Senate Health Care: GOPer Not Pleased With 'Bipartisan' Talks

Sen. Orrin Hatch (R-Utah) says any compromise on health care that comes out of the Senate Finance Committee won’t be used in crafting the final bill. Hatch, a finance committee member, sat in bipartisan health care meetings for months before walking out last week.

Though he believes committee chair Sen. Max Baucus (D-Mont.) deserves credit for his hard work, Hatch points out the president and leaders in Congress won’t agree to safeguard any health care compromise.

“Assuming that he comes up with a bill…you still have the House bill and the health committee bill that are both just partisan, Democrat bills,” Hatch said. “They’re just going to use those to tell them what the final bill’s going to be.”

The 33-year Senate veteran, who’s worked on legislation with ultra-liberals such as Sen. Ted Kennedy (D-Mass.) and even Rep. Henry Waxman (D-Calif.), confirmed bipartisanship has reached a new low in Washington.

“Let’s be honest about it — for years I’ve worked in a bipartisan way with some of the most liberal members of both the House and the Senate when they put partisanship aside,” Hatch said.

Hatch said last week that he thought Baucus hasn’t been given the ‘flexibility’ to allow for a bipartisan bill. Hatch told HUMAN EVENTS he thinks Baucus faces pressure from liberal Democrats in the Senate and House and also from the fact that a health care bill passed out of the Senate’s health committee.

“I think they’re living with what they’ve got to do if they are to pacify and satisfy the Democrats,” Hatch said.

Hatch’s exit removes the second most conservative voice among the group struggling with health care in the finance committee. The remaining Republican representatives are Iowa’s Chuck Grassley (lifetime American Conservative Union rating of 83.3%), Wyoming’s Mike Enzi (92.2%), and a familiar face in such negotiations — Maine’s Olympia Snowe (47.9%). Hatch’s lifetime rating is 89.2%.

Hatch cited three qualms among many with the health care negotiations that ignited his exit. The first was the public or government plan, alias a co-op plan. Hatch said Sen. Chuck Schumer (D-N.Y.) advocated a state or regional co-op plan that still required a federal co-op with a federally appointed board of directors, who would provide the money at first and then – supposedly — pull out.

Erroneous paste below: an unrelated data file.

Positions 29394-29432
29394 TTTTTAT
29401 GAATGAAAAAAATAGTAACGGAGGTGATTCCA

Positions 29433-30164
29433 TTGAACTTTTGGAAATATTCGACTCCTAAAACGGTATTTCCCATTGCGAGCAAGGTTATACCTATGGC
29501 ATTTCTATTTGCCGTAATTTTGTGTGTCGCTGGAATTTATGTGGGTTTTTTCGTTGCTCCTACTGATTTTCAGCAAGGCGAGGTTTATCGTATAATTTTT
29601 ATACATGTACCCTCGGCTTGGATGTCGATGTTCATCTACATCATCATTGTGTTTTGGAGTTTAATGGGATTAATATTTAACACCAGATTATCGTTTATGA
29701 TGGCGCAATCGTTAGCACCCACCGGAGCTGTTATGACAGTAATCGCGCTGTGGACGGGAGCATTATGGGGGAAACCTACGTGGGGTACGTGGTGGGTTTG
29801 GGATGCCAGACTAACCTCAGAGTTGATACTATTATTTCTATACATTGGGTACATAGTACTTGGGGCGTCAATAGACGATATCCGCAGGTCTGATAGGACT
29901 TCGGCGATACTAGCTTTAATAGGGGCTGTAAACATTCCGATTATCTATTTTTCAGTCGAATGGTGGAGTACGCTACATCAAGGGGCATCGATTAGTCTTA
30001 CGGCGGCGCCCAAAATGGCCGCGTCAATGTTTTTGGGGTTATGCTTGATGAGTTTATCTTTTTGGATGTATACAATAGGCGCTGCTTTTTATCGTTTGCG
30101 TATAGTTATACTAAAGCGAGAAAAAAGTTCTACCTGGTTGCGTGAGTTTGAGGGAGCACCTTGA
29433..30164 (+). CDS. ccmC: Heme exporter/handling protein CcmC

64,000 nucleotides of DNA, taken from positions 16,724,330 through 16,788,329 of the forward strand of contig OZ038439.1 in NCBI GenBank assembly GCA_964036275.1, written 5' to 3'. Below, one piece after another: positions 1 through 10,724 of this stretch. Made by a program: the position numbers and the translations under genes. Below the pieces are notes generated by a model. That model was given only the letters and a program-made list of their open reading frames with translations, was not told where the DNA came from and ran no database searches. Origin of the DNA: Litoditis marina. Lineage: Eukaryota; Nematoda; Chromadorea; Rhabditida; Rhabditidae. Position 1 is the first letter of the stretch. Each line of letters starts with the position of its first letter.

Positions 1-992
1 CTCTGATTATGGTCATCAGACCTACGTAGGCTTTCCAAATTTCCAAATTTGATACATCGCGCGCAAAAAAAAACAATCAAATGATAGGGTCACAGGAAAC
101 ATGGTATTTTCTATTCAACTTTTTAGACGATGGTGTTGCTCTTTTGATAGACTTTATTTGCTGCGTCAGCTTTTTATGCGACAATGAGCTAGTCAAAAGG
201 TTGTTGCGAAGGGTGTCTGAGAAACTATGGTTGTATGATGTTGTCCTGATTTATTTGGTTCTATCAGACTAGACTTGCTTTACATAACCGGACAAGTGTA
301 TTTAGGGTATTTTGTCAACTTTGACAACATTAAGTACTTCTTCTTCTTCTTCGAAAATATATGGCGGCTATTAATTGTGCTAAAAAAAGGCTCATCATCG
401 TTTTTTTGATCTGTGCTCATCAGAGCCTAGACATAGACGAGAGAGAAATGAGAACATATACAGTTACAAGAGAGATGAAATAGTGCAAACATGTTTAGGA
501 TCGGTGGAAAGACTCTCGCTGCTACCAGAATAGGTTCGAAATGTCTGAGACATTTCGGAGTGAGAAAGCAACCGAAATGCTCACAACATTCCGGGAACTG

“Anybody that believes that hasn’t lived over the last fifty years,” Hatch said.

On his opposition to the second problem, the employer mandate, Hatch said he even received support from Democrat staffers. Hatch was the first person in committee to point out an employer mandate in health insurance — basically a penalty that certain-size companies would have to pay for not providing health insurance to employees — will make them cut back on employment, which Hatch says will hurt low income employees.

“My staffers started to get emails from Democrat staffers saying, oh, thank goodness for Sen. Hatch raising that point, because it needs to be raised, and they were afraid to raise it,” Hatch said. He added that the latest compromise being floated around, the ‘free rider’ provision, would be just as destructive on those with low incomes. According to Politico and other news outlets, this free rider provision will force employers to pay for any employee who either 1)gets coverage under Medicaid, or 2) money from the government to “purchase insurance through an exchange.”

Hatch also had a problem with a suggestion to raise Medicaid to 133 % of the poverty level, which would double his state’s cost (Hatch says Utah is at 74% federal poverty level currently; New York is at 100%). Hatch said that even if the federal government pays for the first five or six years, the states will have to pick up the tab after that.